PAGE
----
It is time to think about how you are going to prepare your Thanksgiving turkey. How do you prepare yours? Have you ever tried brining to add flavor and moisture? Brining meat is the process of adding salt before cooking to add moisture and flavor. A turkey can be brined using a wet or dry process. It is important to consider both methods before choosing which one you want to use. Both ways produce a flavorful and moist turkey but have other important considerations that may impact your choice.
Wet brines infuse flavor and moisture more quickly than dry brines; however, a larger vessel for the brining process will be needed as well as enough refrigerator space. Turkeys that have been wet brined often yield slightly less brown skin due to more water in the skin.
Dry brines work by drawing out moisture in the turkey at the beginning of the brining process, but then the moisture will redistribute with the infused flavors towards the end of the process and during cooking. Dry brining takes longer than wet brining but requires less refrigerator space and results in browner and crispier skin.
Before brining, some prep work needs to be done. If purchasing a frozen turkey, make sure it is thawed before brining. Refer to the HGIC 3560, How to Cook a Turkey, to learn more about safe methods and times for thawing. Consider how long your turkey will need to be thawed in addition to the amount of time that will be required for the entire brining process to know when to begin to thaw the turkey.
For wet brining, you will need approximately 2 gallons of brine for a 16-to-20-pound turkey, 1 gallon for 12 to 14 pounds, or 2 quarts for a turkey breast or turkey that is less than 12 pounds. A 16-to-20-pound turkey should be submerged in the brine for 12 to 24 hours, a 12-to-14-pound turkey for 12 hours, and smaller turkeys for 6 to 8 hours. An additional 12 to 24 hours should be added to allow the turkey to dry in the refrigerator after wet brining and before roasting for a crispier skin.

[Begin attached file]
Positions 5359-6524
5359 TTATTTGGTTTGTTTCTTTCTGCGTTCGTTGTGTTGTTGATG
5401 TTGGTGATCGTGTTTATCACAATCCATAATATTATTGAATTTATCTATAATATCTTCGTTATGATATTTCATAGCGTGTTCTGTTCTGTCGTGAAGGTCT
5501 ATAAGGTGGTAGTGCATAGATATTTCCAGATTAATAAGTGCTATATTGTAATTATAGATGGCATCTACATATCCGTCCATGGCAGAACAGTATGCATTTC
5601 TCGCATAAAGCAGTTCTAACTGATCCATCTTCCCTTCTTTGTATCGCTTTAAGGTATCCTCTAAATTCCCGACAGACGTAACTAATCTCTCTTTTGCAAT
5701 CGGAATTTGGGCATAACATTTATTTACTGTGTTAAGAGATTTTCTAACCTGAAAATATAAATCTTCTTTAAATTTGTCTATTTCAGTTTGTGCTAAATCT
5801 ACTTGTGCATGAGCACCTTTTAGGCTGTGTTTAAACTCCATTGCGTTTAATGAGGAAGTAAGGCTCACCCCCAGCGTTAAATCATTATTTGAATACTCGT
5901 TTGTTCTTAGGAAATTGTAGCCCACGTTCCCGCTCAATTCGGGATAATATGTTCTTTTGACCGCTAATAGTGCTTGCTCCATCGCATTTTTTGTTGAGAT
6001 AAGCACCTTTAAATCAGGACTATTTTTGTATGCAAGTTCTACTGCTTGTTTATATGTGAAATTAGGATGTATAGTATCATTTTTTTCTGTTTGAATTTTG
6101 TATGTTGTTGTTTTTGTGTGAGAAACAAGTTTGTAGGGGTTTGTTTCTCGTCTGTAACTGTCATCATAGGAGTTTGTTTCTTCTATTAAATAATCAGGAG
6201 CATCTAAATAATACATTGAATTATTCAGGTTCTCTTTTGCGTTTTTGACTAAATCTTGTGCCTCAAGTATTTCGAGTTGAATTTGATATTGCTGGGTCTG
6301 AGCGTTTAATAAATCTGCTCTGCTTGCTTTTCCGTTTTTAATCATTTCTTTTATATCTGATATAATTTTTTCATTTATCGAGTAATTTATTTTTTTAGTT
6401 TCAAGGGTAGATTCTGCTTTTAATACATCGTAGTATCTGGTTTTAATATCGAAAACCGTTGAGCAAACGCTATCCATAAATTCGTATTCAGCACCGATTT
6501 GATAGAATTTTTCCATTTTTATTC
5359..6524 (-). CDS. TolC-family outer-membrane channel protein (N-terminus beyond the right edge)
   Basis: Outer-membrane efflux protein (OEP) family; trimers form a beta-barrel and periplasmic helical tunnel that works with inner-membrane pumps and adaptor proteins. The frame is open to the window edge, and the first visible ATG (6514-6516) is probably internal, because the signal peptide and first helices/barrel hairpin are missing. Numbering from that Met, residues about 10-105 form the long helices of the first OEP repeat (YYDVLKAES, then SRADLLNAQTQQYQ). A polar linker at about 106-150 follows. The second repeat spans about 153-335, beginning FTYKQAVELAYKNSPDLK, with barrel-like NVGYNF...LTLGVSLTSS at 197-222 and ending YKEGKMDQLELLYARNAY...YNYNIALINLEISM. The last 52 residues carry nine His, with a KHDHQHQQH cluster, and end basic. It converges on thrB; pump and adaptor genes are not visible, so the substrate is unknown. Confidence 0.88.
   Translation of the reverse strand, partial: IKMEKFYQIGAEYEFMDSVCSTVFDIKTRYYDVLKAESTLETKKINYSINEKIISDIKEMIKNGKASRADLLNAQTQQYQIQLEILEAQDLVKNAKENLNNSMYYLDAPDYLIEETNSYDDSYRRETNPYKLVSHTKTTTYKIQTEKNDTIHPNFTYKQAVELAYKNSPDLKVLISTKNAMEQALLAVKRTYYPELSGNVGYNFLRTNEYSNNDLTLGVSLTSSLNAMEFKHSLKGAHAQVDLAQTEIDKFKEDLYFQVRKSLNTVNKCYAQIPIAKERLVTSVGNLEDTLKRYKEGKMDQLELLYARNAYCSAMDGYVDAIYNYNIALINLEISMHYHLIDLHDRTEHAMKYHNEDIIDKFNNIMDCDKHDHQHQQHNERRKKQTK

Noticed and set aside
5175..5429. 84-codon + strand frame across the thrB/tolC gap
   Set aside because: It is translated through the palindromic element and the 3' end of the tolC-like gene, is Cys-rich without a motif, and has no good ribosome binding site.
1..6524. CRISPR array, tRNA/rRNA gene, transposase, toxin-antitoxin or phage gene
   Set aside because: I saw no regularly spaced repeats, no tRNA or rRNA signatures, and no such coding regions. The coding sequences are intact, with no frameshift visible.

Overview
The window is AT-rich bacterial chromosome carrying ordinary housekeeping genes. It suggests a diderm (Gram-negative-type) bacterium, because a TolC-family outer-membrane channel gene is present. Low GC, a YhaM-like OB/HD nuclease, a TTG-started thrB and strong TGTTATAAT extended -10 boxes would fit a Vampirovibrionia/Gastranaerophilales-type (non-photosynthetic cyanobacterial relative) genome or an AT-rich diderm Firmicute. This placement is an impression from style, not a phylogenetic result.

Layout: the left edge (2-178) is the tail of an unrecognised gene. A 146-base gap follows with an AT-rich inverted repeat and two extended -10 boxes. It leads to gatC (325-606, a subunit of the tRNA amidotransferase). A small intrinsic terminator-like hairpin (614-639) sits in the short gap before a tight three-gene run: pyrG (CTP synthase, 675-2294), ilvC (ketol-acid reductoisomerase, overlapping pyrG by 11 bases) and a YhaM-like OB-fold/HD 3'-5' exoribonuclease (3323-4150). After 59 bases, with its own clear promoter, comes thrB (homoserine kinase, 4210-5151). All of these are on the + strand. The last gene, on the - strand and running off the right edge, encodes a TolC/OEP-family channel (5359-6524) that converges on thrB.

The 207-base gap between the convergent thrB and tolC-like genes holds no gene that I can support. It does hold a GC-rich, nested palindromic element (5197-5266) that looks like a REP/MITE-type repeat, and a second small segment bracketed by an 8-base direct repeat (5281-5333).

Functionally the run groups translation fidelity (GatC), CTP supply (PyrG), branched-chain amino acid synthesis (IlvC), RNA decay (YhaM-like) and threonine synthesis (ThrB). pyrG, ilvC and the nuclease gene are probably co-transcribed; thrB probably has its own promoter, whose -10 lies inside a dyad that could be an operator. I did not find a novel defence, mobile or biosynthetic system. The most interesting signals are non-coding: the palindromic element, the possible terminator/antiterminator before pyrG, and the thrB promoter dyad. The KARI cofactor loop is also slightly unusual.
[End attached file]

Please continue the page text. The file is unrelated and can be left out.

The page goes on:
To prepare a wet brine, mix 2 cups kosher salt, ½ cup white or brown sugar, 2 quarts of water, 2 quarts of apple cider, 2 tablespoons whole peppercorns, 2 tablespoons dried rosemary (or 3 sprigs fresh), 3 bay leaves, 1 half lemon roughly chopped, 2 tablespoons minced garlic (or 4 whole garlic cloves), ½ red or white onion sliced, and 2 tablespoons mustard seed. Simmer until sugar and salt are dissolved. Allow to cool. Ice or cold water can then be added to equal the amount of liquid needed for your turkey. Be sure that the brine is cold before adding the thawed turkey. Place the turkey and brine in a brining bag or non-corrosive food-safe container, making sure the turkey is fully submerged in the liquid. Cover and keep in the refrigerator for the recommended amount of time. When the brining time is complete, remove the turkey from the brine and blot with paper towels to remove excess liquid. Place turkey in a pan, loosely cover with plastic wrap, and refrigerate for 12 to 24 hours to allow the skin to dry.
To prepare a dry brine, combine ¼ cup kosher salt, 2 tablespoons white or brown sugar, 2 teaspoons dried rubbed sage, 1 teaspoon black pepper, 2 teaspoons dried thyme, 1 teaspoon garlic powder. Place the turkey in a pan and blot dry with a paper towel. Rub the salt mixture under the skin, on top of the skin, and in the cavity. Cover with plastic wrap and refrigerate for 24 to 48 hours. Before roasting, wipe off any remaining salt and pat dry.
Both recipes above for the wet and dry brine can be altered with various herbs, seasoning, and other aromatic ingredients, so feel free to be creative. The most important ingredients of the brines are salt and sugar. After the brining process, the turkey can then be roasted as usual (see HGIC, Turkey Roasting Tips for more information on roasting).